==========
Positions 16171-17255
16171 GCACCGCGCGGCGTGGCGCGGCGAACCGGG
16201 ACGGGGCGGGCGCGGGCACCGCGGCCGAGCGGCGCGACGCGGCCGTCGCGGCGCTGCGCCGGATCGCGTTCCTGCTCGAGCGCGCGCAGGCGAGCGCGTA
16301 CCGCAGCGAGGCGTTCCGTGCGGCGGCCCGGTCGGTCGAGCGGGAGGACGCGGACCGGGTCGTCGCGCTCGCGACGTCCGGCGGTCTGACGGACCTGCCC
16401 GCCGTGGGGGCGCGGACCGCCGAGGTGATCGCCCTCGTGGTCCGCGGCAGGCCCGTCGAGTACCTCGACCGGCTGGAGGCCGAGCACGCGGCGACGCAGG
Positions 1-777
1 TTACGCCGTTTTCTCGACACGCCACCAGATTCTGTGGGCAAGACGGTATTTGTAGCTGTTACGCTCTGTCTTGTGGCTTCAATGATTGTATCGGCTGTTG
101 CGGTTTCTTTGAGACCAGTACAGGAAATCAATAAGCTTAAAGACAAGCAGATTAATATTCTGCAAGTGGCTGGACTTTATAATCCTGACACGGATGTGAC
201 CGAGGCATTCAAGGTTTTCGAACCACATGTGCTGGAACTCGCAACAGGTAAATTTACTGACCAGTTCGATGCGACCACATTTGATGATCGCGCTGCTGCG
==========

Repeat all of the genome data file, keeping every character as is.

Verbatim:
Positions 16171-17255
16171 GCACCGCGCGGCGTGGCGCGGCGAACCGGG
16201 ACGGGGCGGGCGCGGGCACCGCGGCCGAGCGGCGCGACGCGGCCGTCGCGGCGCTGCGCCGGATCGCGTTCCTGCTCGAGCGCGCGCAGGCGAGCGCGTA
16301 CCGCAGCGAGGCGTTCCGTGCGGCGGCCCGGTCGGTCGAGCGGGAGGACGCGGACCGGGTCGTCGCGCTCGCGACGTCCGGCGGTCTGACGGACCTGCCC
16401 GCCGTGGGGGCGCGGACCGCCGAGGTGATCGCCCTCGTGGTCCGCGGCAGGCCCGTCGAGTACCTCGACCGGCTGGAGGCCGAGCACGCGGCGACGCAGG
Positions 1-777
1 TTACGCCGTTTTCTCGACACGCCACCAGATTCTGTGGGCAAGACGGTATTTGTAGCTGTTACGCTCTGTCTTGTGGCTTCAATGATTGTATCGGCTGTTG
101 CGGTTTCTTTGAGACCAGTACAGGAAATCAATAAGCTTAAAGACAAGCAGATTAATATTCTGCAAGTGGCTGGACTTTATAATCCTGACACGGATGTGAC
201 CGAGGCATTCAAGGTTTTCGAACCACATGTGCTGGAACTCGCAACAGGTAAATTTACTGACCAGTTCGATGCGACCACATTTGATGATCGCGCTGCTGCG